A sports superstar, especially in an individual sport like boxing, has a lot more control over his destiny than the humble Pacquiao has wanted to let on.
On September 14, Floyd Mayweather set PPV records in his unanimous-decision defeat of Saul Alvarez. Aside from perhaps Manny Pacquiao, there was no other fighter the fans had more interest in seeing Mayweather fight than the charismatic "Canelo."
But ultimately, the then-undefeated 23-year-old light middleweight champion was totally outclassed by the pound-for-pound king. Judge C.J. Ross might have scored the fight 114-114, but anybody watching the action with their eyes open would have a hard time honestly giving more than two or three rounds to Alvarez.
Mayweather is now left with four fights on his record contract with Showtime. With a long-awaited showdown against Pacquiao still very unlikely, it becomes problematic to speculate on whom Mayweather might possibly fight next.
Austin Trout, a talented southpaw who lost a competitive fight against Alvarez last spring, might be the toughest likely candidate for Mayweather. But he's never had a huge public following, and he lost to a fighter Mayweather has already toyed with, so selling him as a PPV opponent would be difficult.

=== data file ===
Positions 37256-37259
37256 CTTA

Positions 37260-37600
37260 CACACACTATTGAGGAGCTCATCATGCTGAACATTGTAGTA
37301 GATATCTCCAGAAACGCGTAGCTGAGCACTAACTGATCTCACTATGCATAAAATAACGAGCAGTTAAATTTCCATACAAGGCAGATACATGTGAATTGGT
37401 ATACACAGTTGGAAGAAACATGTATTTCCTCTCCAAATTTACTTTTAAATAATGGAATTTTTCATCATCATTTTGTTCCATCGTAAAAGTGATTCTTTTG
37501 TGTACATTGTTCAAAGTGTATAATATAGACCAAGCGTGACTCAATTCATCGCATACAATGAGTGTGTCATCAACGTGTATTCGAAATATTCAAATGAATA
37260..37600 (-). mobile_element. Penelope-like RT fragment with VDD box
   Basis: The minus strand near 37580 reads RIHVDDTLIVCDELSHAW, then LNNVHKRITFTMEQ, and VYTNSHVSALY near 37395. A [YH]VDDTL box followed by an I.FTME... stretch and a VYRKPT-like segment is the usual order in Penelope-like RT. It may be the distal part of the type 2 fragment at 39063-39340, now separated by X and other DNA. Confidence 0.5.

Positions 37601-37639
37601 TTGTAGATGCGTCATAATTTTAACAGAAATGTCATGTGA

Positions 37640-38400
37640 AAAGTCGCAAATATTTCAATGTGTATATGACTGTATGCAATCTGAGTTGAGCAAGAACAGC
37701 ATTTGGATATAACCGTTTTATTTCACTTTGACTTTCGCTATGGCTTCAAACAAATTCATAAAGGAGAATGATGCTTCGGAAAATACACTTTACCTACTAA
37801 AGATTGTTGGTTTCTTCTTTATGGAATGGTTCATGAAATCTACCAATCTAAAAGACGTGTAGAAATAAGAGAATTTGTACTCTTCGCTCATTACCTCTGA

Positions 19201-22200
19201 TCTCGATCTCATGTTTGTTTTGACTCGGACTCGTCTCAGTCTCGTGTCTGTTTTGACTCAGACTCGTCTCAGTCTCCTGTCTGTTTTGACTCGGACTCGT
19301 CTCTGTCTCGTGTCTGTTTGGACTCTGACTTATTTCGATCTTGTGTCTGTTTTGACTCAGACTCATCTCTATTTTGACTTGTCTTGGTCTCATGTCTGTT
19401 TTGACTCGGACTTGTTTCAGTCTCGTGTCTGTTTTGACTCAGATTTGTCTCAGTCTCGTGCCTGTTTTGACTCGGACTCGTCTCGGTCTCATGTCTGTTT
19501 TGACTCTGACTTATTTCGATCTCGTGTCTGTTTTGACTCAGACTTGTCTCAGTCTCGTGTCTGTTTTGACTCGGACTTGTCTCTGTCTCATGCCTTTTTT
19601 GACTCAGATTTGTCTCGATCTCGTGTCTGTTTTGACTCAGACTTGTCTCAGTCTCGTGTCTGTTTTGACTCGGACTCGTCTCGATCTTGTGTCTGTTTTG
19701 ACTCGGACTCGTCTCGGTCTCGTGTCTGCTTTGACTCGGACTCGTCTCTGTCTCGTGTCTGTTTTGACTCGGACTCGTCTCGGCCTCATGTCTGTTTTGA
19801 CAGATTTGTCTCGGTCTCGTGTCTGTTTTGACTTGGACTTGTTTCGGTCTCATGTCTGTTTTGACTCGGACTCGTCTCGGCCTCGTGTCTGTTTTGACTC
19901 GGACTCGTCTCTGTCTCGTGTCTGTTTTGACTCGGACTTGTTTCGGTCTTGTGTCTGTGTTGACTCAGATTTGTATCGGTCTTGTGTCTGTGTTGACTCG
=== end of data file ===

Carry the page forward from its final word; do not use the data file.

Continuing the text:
Trout would likely have to at least win a rematch with Alvarez before a large percentage of boxing fans would rally behind him.
Amir Khan is one of the few welterweights in the sport with the hand speed to match Mayweather, but he's been knocked out twice in his career, including last July against Danny Garcia. Devon Alexander is among the most talented welterweights with a belt, but it's hard to imagine any fan interest for seeing him against Mayweather.
Ultimately, Garcia is probably the most likely next opponent. After beating Lucas Matthysse on the Mayweather-Alvarez undercard, the WBA and WBC light welterweight champion is among the hottest fighters in the sport.
He's a smart, skilled fighter with a big left hook. But it's going to be tough to convince potential PPV customers that he has the physical tools to move up in weight and make a compelling enough fight with Mayweather to justify a $70 PPV price tag.